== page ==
49 South Lake Street,
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This theater was built in 1914 and remained open until the late sixties. It was a small town theater that provided entertainment for several generations in North East, Pennsylvania.
After its construction in 1914 another theater in North East called the Mills Theater provided a few years of competition for Keller’s, but for the most part Keller’s was the only movie theater for this town and provided service 7 days a week for over 50 years.
After the death of one of the original owners it passed to one Frank Keller who renamed at the theater after his grandfather Harry Keller who had been a magician. The theater was equipped for both screening of movies and stage shows. The local volunteer fire department raised money annually by staging minstrel shows.
A feature typical of movie theaters of the 30s and 40s was "Dish Night" and Keller’s was no exception. There was also "Bank Night" where a name was drawn to win $50. One had to be present to win, and if no one could claim the money it was raised $25 more.
This was a very popular feature that drew capacity crowds in the 1950s partly as a way to compete with television. It was continued into the early 60s but the competition from theaters in nearby Erie as well as from drive-in theaters constructed in the 50s gradually caused a decline in business.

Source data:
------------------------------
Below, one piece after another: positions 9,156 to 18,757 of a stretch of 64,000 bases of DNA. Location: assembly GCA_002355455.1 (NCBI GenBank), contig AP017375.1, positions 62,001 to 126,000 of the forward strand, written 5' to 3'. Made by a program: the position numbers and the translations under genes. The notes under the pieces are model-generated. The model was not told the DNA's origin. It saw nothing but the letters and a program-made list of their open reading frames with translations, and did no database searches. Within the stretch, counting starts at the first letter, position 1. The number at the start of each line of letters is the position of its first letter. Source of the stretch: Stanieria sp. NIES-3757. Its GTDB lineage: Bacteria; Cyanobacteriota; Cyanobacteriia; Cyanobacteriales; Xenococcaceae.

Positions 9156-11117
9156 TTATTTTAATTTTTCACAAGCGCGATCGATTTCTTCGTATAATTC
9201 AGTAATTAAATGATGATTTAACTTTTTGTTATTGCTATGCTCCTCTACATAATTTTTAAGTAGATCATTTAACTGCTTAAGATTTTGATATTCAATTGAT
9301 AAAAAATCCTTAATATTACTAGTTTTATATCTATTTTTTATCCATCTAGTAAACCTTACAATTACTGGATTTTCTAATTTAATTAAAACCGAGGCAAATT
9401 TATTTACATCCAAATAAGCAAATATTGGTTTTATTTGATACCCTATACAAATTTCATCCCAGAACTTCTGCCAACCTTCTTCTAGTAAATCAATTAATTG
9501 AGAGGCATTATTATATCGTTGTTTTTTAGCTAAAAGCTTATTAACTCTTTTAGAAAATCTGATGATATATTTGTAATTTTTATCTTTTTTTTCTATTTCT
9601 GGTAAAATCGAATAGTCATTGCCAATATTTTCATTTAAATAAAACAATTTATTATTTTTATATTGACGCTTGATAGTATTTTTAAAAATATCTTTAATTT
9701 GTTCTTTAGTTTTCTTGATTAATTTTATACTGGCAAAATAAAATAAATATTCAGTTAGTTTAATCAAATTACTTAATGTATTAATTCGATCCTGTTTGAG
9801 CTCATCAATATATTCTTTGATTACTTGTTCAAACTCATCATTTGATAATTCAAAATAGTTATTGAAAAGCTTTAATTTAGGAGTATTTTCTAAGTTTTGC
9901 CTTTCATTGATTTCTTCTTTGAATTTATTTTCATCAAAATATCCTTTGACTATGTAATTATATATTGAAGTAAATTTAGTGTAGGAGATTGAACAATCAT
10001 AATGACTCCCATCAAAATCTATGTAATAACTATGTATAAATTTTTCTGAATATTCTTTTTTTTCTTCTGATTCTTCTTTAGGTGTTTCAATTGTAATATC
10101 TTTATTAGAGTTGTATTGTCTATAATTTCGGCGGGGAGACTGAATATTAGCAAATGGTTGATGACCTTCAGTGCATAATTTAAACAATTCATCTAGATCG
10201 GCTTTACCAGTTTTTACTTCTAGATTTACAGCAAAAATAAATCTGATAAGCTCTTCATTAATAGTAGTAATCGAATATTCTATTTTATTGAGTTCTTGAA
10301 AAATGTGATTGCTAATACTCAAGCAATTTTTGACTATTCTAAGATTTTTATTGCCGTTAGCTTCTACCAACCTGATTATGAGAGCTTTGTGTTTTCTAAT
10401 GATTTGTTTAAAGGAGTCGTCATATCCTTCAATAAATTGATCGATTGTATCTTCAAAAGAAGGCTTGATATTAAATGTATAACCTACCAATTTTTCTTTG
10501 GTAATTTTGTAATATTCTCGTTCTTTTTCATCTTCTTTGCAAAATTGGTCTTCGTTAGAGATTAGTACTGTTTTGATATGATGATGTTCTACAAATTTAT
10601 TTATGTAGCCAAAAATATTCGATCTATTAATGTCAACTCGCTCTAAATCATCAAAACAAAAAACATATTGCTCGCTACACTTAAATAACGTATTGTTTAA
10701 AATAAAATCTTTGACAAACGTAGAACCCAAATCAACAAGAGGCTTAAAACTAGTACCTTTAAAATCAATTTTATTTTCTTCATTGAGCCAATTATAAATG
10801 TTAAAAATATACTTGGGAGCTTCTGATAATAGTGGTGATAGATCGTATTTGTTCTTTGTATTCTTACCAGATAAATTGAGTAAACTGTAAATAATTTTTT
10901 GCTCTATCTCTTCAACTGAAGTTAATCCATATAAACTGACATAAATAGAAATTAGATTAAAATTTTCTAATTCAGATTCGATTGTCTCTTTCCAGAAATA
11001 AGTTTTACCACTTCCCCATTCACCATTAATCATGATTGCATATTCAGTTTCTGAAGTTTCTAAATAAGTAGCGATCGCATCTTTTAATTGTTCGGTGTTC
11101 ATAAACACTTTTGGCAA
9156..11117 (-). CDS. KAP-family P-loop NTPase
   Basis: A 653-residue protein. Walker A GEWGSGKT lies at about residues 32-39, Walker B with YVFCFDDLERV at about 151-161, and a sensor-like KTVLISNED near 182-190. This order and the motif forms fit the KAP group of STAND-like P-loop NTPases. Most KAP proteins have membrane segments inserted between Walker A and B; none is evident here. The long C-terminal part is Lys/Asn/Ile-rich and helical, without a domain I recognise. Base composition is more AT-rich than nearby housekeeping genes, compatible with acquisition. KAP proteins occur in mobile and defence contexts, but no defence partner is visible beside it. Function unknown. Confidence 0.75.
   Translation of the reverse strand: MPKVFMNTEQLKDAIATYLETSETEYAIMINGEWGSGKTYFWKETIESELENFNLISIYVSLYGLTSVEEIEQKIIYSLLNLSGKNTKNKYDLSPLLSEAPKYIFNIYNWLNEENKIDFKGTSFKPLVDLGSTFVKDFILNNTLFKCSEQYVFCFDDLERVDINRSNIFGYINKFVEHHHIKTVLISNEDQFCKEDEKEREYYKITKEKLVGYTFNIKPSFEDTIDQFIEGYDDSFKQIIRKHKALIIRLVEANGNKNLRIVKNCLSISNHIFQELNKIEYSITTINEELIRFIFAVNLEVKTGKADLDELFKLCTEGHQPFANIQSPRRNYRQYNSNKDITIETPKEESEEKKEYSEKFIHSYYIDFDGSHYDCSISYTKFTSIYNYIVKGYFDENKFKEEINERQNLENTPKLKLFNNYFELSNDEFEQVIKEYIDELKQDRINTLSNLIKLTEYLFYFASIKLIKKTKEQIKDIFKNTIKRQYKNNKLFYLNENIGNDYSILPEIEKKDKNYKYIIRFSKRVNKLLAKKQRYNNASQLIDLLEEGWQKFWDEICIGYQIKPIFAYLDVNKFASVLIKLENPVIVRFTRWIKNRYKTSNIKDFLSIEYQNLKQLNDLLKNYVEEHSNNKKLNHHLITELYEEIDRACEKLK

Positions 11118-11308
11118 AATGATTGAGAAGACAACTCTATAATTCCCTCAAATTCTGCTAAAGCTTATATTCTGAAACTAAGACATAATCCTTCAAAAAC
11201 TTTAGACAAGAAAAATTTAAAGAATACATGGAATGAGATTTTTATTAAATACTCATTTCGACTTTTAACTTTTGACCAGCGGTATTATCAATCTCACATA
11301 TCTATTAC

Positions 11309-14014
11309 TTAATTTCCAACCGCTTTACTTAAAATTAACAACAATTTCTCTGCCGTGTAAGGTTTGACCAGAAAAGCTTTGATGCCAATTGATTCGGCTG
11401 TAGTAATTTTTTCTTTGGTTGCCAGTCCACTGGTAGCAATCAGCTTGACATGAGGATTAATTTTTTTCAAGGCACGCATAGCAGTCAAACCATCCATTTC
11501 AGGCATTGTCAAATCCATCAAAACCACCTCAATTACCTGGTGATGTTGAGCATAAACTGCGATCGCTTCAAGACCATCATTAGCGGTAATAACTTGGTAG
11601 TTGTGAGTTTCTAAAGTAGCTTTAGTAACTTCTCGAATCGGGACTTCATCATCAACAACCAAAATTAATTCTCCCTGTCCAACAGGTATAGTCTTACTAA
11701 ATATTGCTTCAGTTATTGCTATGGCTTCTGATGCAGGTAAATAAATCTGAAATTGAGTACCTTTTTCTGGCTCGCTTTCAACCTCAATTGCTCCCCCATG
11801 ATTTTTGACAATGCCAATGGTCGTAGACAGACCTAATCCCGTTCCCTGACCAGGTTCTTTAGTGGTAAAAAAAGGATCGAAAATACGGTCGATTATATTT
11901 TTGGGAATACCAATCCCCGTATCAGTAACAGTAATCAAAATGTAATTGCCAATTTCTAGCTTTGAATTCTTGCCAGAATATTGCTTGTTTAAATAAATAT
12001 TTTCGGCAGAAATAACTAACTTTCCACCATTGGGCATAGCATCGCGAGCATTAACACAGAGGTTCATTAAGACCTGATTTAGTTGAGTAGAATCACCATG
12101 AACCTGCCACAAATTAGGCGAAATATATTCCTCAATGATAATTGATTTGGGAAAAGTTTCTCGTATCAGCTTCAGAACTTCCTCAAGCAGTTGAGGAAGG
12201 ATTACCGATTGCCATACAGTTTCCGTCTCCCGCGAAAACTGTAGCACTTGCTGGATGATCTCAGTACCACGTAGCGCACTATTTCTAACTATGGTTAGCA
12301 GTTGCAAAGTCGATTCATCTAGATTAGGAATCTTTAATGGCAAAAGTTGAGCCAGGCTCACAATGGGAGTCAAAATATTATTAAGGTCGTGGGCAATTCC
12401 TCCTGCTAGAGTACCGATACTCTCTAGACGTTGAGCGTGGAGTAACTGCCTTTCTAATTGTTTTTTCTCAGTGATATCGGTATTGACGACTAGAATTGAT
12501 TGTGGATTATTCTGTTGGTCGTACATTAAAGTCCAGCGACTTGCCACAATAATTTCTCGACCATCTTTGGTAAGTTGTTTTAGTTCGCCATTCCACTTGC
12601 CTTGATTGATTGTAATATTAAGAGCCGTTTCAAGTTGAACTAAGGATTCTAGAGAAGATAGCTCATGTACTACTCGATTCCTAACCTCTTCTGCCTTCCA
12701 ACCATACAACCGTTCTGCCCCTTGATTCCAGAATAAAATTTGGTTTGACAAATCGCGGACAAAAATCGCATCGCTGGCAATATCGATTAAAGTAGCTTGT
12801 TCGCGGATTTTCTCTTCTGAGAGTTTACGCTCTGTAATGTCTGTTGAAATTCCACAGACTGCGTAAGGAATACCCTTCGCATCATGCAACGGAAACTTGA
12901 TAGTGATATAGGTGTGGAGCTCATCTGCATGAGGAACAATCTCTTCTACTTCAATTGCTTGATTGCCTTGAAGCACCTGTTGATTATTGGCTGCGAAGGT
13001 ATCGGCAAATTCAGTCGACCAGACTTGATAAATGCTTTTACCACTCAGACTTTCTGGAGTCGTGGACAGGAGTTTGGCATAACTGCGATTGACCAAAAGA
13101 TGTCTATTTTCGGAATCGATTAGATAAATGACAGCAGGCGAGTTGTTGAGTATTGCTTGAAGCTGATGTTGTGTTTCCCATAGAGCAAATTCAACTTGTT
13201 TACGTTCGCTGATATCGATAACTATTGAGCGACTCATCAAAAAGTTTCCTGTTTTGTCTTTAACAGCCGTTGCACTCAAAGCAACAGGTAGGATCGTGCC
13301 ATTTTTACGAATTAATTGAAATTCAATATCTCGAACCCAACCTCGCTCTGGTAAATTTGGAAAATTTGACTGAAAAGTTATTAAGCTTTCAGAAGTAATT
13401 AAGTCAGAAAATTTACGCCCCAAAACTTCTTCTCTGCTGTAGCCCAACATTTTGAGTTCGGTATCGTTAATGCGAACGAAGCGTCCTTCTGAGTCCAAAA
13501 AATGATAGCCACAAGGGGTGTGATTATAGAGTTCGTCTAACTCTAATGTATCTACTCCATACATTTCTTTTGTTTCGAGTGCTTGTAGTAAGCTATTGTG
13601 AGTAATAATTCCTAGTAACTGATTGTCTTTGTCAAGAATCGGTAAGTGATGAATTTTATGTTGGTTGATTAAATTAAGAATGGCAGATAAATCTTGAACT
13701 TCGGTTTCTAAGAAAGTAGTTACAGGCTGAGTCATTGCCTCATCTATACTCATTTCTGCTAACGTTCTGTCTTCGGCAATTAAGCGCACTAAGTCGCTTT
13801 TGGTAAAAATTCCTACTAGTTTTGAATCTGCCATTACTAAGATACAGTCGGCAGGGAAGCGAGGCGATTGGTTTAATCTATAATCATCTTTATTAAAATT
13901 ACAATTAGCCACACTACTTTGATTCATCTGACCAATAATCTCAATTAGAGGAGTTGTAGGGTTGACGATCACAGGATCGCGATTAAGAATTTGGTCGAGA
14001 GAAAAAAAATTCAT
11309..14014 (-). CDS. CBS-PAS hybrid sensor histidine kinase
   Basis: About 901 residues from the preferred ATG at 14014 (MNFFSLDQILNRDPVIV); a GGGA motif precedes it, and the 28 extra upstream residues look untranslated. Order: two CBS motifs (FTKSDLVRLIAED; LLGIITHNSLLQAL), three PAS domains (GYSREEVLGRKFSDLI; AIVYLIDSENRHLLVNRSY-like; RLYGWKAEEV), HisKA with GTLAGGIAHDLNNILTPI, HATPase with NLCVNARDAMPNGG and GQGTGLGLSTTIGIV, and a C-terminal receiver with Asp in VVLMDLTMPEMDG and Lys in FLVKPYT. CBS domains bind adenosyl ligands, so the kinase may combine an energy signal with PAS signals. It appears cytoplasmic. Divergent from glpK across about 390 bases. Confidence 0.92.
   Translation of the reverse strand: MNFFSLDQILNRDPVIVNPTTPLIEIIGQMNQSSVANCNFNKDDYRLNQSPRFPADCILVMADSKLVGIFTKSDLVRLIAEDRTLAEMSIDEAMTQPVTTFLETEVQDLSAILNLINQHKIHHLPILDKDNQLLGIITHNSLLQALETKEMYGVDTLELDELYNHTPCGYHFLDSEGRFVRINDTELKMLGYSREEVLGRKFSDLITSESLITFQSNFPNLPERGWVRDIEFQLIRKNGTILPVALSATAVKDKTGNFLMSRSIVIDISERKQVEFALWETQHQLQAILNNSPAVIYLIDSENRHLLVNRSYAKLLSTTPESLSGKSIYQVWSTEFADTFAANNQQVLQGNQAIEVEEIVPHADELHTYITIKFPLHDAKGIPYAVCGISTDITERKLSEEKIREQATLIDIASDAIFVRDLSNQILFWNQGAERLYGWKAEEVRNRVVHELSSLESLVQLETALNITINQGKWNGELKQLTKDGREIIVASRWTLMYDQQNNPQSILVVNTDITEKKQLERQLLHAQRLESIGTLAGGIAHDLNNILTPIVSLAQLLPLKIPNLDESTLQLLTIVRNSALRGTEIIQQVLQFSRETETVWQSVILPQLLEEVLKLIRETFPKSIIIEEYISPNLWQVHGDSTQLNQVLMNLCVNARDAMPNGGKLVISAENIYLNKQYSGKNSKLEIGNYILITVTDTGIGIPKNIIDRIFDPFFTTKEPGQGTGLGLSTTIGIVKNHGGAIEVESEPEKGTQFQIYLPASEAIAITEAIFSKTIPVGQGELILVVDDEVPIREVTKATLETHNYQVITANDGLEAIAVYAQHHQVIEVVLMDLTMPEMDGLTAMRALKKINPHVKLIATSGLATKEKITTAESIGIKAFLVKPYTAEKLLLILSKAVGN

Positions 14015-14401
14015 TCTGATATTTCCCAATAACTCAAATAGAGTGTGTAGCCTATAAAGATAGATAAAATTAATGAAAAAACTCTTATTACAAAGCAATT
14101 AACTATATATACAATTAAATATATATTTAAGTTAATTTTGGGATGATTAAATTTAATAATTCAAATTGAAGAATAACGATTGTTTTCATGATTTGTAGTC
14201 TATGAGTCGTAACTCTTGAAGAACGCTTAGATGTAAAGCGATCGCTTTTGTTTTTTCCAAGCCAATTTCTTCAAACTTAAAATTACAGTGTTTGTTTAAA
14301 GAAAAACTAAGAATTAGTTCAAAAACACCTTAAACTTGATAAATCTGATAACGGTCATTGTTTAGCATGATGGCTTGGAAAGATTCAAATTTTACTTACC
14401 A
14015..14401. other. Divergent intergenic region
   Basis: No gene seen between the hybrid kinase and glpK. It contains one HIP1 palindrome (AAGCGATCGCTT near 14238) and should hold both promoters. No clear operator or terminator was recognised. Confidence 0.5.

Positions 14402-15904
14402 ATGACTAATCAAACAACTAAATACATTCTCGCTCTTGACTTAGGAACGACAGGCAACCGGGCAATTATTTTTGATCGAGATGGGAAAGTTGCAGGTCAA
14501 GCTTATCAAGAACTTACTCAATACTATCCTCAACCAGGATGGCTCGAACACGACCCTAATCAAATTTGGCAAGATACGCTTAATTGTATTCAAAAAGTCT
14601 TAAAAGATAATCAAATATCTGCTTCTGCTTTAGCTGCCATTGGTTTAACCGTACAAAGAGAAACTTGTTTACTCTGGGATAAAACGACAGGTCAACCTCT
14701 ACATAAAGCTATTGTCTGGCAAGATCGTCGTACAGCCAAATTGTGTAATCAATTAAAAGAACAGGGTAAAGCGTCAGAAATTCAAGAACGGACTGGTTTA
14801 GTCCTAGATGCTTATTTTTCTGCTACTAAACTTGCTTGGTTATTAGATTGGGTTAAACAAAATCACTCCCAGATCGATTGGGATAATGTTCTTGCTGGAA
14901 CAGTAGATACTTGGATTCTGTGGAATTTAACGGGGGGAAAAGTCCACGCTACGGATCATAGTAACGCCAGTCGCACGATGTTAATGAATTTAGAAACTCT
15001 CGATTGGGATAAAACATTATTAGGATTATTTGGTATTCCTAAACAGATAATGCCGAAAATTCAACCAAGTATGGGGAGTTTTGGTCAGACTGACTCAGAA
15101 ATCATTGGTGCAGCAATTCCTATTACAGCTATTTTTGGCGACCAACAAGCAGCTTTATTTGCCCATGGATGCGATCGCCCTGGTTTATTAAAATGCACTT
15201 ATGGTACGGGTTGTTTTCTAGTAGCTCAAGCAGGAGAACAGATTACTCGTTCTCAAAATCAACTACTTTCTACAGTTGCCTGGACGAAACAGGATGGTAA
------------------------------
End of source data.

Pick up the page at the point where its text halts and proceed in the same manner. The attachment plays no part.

A temporary closing in 1962 was followed by a purchase by a local theater chain called Blatt Brothers. Apparently unable to keep the theater open, the owners sold the building to the neighboring Baptist Church. It closed in 1967 and was razed in the early ‘70s.
“This was the theater of my childhood and as such it is the one theater I think of most when I think of moviegoing. It was there that I first saw the Three Stooges, Tom and Jerry Cartoons and first tasted Cremesicles. It was a place where singularly pleasant memories were made. I will never forgive that church for destroying that theater.”
In place of the old Keller’s Theater, church officials “…erected a sterile, characterless structure as an add-on to their church which was located next door to Keller’s. It was often said that life in this nondescript Pennsylvania town was dull and uninteresting enough—when Keller’s Theater was torn down life in that town became even duller.”
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